Priming Cartridge Cases
Having de-primed, re-sized and cleaned our cartridge cases we are now ready to prime them for subsequent reloading.
The first step, now that we have clean cases, is to visually inspect each and every cartridge case. This can be done quite quickly, throwing out any that may have any obvious faults, such as cracks.
I always count out the cases I intend to prime and sit them upside down in a shell tray.
My reloading is very methodical and includes repeated visual checks at different stages of the reloading process. As I have said previously, reloading is not a social event. I do it alone in order to avoid any distractions.
Secondly, I make it a rule to avoid reloading, or handling firearms, if I have been drinking any alcohol at all. Those are activities I personally believe you need to be absolutely sober to engage in. For me, it is an all or nothing approach.
For priming I use a Lee hand tool that I have had for nearly thirty years. I prime everything from 22 Hornet through to 458 Winchester Magnum using that device, and the appropriate shell holder. The Lee tool comes with two primer trays, one for small rifle and one for large rifle. There are a number of other makers of such reloading tools, with very similar functionality.
I generally prime in multiples of ten. That makes for an easy transfer of primers from their packet to the Lee tool tray. Gently sliding back the cover of the primer packet deposits the primers, ten at a time, into the Lee tool tray.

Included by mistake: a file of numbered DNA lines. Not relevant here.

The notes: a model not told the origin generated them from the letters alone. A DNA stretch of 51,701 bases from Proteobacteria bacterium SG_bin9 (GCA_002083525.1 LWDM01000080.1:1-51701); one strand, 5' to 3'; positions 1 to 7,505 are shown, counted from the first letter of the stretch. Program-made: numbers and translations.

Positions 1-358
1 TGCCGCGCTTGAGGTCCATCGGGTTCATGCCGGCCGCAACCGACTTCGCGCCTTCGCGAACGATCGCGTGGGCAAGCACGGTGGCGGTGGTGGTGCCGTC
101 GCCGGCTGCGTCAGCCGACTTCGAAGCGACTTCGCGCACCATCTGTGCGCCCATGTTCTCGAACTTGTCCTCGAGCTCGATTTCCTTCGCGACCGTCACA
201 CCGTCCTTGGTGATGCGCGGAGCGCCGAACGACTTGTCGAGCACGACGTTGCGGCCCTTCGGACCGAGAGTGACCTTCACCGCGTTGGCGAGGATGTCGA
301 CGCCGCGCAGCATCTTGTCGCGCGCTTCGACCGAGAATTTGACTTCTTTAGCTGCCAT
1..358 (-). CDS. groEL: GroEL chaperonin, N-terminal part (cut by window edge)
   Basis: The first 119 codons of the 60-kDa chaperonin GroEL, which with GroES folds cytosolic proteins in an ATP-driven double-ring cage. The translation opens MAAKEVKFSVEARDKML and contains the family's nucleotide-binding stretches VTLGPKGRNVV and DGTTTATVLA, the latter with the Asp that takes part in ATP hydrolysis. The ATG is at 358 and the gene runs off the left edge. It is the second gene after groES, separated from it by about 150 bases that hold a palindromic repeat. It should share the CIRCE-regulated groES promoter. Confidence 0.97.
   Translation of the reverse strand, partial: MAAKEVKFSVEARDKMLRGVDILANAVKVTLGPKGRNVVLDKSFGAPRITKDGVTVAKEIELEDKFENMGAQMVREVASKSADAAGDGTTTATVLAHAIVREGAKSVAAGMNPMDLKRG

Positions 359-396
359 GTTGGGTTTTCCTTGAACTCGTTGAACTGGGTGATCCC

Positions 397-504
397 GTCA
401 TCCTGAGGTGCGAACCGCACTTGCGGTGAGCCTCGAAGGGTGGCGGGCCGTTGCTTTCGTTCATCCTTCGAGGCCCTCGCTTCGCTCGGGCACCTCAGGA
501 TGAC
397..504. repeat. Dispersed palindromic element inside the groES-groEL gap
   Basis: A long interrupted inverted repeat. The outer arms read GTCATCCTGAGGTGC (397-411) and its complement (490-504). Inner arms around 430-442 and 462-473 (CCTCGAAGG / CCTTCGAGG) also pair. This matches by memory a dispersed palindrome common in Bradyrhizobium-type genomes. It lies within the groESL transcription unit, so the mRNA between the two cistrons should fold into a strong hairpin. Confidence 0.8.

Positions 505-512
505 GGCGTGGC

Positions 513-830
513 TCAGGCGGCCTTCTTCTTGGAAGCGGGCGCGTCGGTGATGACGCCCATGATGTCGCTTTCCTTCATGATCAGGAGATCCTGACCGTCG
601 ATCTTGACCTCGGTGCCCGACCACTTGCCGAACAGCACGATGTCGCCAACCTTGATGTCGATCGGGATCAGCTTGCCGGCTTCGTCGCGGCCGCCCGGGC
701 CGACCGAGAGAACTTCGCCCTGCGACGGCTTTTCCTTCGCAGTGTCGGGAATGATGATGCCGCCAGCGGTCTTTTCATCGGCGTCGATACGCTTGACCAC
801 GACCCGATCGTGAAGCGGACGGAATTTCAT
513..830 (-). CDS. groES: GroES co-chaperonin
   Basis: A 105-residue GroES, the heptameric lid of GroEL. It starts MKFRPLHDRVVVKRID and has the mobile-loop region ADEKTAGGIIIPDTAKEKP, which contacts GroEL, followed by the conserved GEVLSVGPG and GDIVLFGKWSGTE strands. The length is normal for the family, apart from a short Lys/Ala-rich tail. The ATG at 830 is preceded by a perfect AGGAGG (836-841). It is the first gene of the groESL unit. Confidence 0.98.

Invariably, a few primers are the wrong way up. A few gentle taps on the tray will giggle the primers and encourage them to all face up the right way for priming. The tray cover is then fitted and priming can commence.
The thumb lever gives a good feel for the seating of the primer. The lever should be pressed full stroke in order to properly seat the primer in the pocket of the cartridge case. The seated primer must be ever so slightly recessed into the case base, not level and definitely not protruding in any way.
Some shells will need to have the primer pocket gently reamed with a purpose designed tool.
For example, when I reloaded Federal factory 223 Rem cartridges, I found that the manufacturer had crimped the primer into the case. Unless the crimp is cut away with the reaming tool it will be very difficult to seat the new primer.
Each shell is picked up, primed, and placed upside down in a new row in the shell tray. At a glance you can see which shells are un-primed and primed. Once all the shells are primed, I then sit them facing upwards ready to be charged with powder.